Precipitation records for Carter County, Okla., from 1955 to 2005 have been compiled to develop a long-term precipitation mean and to note deviations from that mean in 2005 and 2006 (Figure 1). In 2005, spring and fall were dry, but above-average rainfall in July and August saved the year. However, the dry fall of 2005 carried over into 2006 with a dry spring and a devastatingly dry summer and fall. October rainfall was back up to the longterm average, which has helped winter pasture growth, but came too late for perennial grass recovery.
Many Noble cooperators ask, "How do I thicken my stand back up?" To begin, assess how much of a stand is left. Bermudagrass will be the easiest. At spring green-up, walk across the field. At each step, note if you step on or are near a bermudagrass plant. If so, then you have enough plants left to work with, but management would dictate that you treat it like a new stand.
In these types of bermudagrass fields, if ryegrass is prevalent, graze or hay to remove canopy cover in May. Control broadleaf weeds with an appropriate chemical at the right weed size with the recommended rate. Soil test and correct phosphorus and potassium, and apply lime if pH is below 5. Limit spring nitrogen rates to no more than 50 pounds per acre of actual N, and delay application until late May or early June so nitrogen will be used by bermudagrass and not cool season annuals that might be present. If recovery warrants, and additional production is needed, more nitrogen can be applied later in the season. Manage grazing pressure; grazing can be used to suppress cool season annual grasses and warm season annuals such as crabgrass.
Use a stock density or grazing period that allows cattle to select for the annuals with minimal grazing to the bermudagrass. Do you add seed? Not into a hybrid stand. If the stand was previously seeded and there are large open areas, adding seed could help, but don't expect a lot of success. If you have areas that are definitely thinner than others, feed hay in them this winter. That is typically a good way to thicken thin spots.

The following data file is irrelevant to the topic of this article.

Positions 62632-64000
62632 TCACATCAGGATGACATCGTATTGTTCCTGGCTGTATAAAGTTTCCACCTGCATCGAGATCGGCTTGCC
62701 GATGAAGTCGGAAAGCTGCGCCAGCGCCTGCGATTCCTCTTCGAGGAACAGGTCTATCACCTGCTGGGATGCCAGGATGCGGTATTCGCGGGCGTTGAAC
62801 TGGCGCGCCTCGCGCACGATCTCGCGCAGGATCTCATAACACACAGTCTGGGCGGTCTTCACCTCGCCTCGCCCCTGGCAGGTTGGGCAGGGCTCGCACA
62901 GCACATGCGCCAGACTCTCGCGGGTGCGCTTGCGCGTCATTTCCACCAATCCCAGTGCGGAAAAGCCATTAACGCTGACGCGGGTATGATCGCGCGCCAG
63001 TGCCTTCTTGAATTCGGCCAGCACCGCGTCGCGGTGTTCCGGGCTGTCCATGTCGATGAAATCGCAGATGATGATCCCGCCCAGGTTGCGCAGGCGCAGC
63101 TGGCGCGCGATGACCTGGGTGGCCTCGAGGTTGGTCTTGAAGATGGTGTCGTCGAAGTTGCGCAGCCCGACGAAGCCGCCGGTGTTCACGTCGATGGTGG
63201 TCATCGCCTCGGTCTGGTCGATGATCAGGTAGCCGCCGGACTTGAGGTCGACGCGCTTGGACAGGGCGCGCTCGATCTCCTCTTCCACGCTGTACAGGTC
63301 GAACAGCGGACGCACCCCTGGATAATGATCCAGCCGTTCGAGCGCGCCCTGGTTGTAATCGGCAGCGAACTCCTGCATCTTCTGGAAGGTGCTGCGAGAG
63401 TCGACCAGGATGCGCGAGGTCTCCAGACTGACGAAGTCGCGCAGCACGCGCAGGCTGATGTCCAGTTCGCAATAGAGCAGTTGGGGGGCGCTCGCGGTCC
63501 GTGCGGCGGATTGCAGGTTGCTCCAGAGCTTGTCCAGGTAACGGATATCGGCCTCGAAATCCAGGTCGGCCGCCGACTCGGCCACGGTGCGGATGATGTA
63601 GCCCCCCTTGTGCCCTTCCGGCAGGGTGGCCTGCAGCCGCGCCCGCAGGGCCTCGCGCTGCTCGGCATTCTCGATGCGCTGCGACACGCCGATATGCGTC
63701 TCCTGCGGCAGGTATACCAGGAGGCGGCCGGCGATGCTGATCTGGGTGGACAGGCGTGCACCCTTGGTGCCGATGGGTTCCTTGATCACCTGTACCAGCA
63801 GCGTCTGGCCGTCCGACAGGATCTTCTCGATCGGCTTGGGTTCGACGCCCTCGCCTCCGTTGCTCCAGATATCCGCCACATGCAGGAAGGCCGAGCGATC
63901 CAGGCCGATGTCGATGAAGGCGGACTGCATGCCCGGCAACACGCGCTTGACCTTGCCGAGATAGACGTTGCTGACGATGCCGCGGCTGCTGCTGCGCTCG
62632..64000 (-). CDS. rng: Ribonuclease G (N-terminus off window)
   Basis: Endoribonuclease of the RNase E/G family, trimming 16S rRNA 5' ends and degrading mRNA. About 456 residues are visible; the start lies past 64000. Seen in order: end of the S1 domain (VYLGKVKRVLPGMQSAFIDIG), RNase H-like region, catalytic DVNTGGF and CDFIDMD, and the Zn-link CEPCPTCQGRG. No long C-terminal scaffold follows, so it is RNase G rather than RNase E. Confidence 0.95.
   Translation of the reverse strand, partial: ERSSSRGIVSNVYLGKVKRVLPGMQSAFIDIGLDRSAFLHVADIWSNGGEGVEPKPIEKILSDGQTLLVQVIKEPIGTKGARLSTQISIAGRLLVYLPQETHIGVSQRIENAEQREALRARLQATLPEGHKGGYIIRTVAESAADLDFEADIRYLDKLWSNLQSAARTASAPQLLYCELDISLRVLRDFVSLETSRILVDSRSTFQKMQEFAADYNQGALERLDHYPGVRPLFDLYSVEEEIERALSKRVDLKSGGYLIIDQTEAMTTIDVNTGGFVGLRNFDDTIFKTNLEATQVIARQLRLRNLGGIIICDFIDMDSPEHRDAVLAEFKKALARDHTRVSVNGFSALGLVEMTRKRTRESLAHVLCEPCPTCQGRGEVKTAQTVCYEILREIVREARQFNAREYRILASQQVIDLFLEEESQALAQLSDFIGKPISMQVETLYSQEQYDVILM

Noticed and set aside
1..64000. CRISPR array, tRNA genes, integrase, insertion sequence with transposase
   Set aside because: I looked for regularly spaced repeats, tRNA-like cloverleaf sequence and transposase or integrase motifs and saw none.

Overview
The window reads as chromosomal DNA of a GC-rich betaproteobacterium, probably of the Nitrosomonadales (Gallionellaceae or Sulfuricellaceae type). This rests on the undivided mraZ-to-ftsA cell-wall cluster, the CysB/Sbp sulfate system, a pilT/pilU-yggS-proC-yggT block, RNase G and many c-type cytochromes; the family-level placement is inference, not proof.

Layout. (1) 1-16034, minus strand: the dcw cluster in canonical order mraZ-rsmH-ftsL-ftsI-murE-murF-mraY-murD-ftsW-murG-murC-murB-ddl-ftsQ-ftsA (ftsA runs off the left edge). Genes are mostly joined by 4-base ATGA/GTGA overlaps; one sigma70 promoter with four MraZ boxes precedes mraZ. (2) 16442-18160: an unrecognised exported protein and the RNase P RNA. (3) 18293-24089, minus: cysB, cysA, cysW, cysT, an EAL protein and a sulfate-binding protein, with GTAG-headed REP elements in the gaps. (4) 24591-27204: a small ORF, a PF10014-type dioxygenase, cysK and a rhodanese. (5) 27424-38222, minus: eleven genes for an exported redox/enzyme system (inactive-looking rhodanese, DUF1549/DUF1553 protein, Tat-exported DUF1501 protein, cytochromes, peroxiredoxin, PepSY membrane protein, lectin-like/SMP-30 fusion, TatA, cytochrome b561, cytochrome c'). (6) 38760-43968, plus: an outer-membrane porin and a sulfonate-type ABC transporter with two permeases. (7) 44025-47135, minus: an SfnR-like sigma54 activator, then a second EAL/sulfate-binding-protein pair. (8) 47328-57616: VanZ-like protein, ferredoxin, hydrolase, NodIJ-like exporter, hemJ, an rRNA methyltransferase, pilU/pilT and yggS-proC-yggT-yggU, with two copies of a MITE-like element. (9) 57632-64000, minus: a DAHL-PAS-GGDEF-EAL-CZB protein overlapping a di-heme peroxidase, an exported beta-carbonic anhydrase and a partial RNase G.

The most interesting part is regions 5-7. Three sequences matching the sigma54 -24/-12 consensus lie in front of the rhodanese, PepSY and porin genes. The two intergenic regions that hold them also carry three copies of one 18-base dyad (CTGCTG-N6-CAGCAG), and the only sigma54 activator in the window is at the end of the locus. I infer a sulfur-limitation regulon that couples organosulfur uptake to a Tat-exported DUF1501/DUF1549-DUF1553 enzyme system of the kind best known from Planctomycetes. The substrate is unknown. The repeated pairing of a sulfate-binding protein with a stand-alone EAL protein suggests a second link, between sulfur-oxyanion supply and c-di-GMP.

Native range is much harder to assess and involves determining how many of the native desirable forage species remain. If you don't know what species should be on your range site, a county soil survey book can help. If the range site was in good condition to begin with and many desirable species are present but damaged, decreased stocking, rest and rainfall are needed for recovery. Do you add seed? No, the existing seed bank is probably sufficient for recovery if grazing management allows for ample rest. Only in a situation where the majority of desirable species are practically devoid or devoid should you consider reseeding a range site.
Tall fescue took a big hit this summer. Some tall fescue plots in my studies were down to 45 percent to 50 percent stands in October 2006 compared to 95 percent to 100 percent stands in October 2005. However, tall fescue tillers strongly. Even if a plant is reduced to just one tiller, with adequate growing conditions, it will soon multiply, thickening the stand. Tall fescue also will produce a large amount of seed that will germinate and help the stand to increase. Do you add seed? Not until next fall. In the meantime, give an existing stand a chance to recover. If the stand is less than 40 percent, consider reseeding, since tall fescue is pretty easy to get established. If needed, additional seed could be added by no-till.
Drought recovery was not helped this fall, which could lead to an even worse summer for forage production in 2007 than in 2006. Manage your forage resource so it is healthy and can bounce back quickly if rainfall returns to normal.